This page is a text version of the RM of Rhineland History Book. You can purchase a PDF copy of the book in our online store. The PDF copy is an exact page by page representation of the original book. This text version has been reformated for the web and contains text recognition mistakes. These mistakes do not appear in the purchased version. The purchased version also includes each image in the original book.

Page Index of the RM of Rhineland History Book

Previous - Page 41 or Next - Page 43

These line villages were usually situated in the middle of the village with the street running parallel to a creek. In the East Reserve houses were built only on the creek side of the street, but in the West Reserve, owing to the larger villages, lots were taken out on both sides. The houses were usually 100 feet back from the street so that there was a yard for trees and flowers. The houses stood in a straight row parallel to the street with the gables facing the street. 9

Each village lot or Haus Korgl had enough space for a house, farm buildings, farm yard, vegetable garden, orchard and a small piece of ploughland for crops for home consumption. The rest of the land was divided into large field or Gewanne according to land use.

These Gewanne were divided into strips or Kagel usually 16-18 rods in width and apportioned out to the holdings in the village. It was divided so that each household would receive an equal share of land. If a farmer then bought more land he would receive a proportionally larger share. Remnants of these strips can still be seen today. The rest of the village territory, usually the less arable land, was set aside for utilization as hayland or common pasture. The common pasture held all the livestock of the village and was under the care of one herdsman. Village land was also allotted for the church and school.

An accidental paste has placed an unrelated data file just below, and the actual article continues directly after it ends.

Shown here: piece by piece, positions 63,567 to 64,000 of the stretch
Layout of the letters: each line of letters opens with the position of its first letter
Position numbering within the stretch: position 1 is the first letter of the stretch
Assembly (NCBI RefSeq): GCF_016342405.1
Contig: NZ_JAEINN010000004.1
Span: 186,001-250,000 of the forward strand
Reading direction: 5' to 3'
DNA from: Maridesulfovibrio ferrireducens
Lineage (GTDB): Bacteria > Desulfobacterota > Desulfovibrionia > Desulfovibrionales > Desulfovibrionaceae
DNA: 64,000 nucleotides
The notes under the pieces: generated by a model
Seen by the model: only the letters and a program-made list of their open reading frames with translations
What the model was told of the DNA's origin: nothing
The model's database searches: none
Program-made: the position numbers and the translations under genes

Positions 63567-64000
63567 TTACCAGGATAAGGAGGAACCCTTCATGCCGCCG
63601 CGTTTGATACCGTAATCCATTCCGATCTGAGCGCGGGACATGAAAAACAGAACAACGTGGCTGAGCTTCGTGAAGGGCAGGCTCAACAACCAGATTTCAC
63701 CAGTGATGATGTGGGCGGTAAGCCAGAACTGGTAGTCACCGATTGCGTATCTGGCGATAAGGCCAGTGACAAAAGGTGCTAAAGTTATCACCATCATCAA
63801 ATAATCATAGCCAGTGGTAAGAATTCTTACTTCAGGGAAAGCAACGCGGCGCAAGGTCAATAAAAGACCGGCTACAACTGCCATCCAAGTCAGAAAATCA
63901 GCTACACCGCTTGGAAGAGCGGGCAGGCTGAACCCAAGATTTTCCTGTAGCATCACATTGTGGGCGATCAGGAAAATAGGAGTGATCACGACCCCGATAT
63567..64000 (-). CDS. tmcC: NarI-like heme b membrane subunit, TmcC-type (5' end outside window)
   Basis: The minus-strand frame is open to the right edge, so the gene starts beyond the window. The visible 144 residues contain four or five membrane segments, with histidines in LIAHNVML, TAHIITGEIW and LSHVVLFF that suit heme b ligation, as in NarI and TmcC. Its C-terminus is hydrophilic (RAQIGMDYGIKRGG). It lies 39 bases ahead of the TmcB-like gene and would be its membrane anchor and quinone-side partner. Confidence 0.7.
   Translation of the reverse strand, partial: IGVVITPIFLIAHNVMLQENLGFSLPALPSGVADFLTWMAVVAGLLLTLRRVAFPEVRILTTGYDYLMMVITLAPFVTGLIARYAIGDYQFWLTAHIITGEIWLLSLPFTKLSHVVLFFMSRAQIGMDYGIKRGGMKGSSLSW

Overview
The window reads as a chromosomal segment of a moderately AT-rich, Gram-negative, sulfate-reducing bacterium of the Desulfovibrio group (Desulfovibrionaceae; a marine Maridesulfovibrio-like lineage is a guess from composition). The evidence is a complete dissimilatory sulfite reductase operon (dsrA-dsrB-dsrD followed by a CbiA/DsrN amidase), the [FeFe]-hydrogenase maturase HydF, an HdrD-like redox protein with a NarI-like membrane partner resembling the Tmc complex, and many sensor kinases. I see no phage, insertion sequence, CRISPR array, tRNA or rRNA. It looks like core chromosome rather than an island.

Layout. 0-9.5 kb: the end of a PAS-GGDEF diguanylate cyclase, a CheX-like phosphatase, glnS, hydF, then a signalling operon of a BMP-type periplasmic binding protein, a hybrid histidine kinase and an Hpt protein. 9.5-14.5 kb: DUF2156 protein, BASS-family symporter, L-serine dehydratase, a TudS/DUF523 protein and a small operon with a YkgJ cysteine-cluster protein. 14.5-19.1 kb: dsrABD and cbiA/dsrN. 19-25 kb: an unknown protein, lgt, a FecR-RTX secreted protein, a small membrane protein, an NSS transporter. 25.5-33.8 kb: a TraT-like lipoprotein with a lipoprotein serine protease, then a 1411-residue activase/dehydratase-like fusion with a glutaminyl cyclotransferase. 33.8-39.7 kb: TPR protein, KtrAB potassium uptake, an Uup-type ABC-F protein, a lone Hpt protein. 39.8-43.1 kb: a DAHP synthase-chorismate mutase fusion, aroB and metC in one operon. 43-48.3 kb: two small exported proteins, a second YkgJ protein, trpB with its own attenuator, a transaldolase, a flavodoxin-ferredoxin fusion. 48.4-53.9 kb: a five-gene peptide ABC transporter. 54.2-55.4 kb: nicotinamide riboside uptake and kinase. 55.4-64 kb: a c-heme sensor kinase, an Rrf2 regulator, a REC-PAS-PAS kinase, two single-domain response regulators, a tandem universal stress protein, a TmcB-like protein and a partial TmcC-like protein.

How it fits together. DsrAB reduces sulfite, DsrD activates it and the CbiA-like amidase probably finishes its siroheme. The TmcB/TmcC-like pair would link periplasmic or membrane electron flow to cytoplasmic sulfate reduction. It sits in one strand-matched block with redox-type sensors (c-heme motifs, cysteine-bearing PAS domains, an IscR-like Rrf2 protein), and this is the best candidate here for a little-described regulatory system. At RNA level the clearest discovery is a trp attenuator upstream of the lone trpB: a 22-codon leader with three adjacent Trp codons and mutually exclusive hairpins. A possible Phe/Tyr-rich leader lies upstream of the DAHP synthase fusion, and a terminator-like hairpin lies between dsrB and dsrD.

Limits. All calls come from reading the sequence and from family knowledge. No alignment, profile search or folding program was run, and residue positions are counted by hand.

Obligations in this type of settlement included roadwork and the building of schools and churches. Each farmer was expected to do his share of the stipulated labour and accurate records were kept as to the amount of village work or qui valent man hour service done by each villager. Those found in arrears were either asked to compensate in some way or the debt was carried over into the next year. 10

This system was to some extent similar to the corvee in Europe and was likewise effective in getting the necessary village work done. Officers of the village were the Schulze or mayor, the secretary for the Brandschult "fire insurance", teacher, cowherder, and secretary.

This close type of village organization fostered a strong social coherence, a readiness to co-operate and offer mutual aid and was definitely an asset in the early years of prairie settlement when no roads or trading centers existed. Its common value system with its strict social controls, however, would in later years cause some farmers to leave the Village.

Village and Colony Government

When the first Mennonites came to the West Reserve in 1875 there was as yet no municipal government and consequently the Mennonites were left to their own devices. The civil government they set up was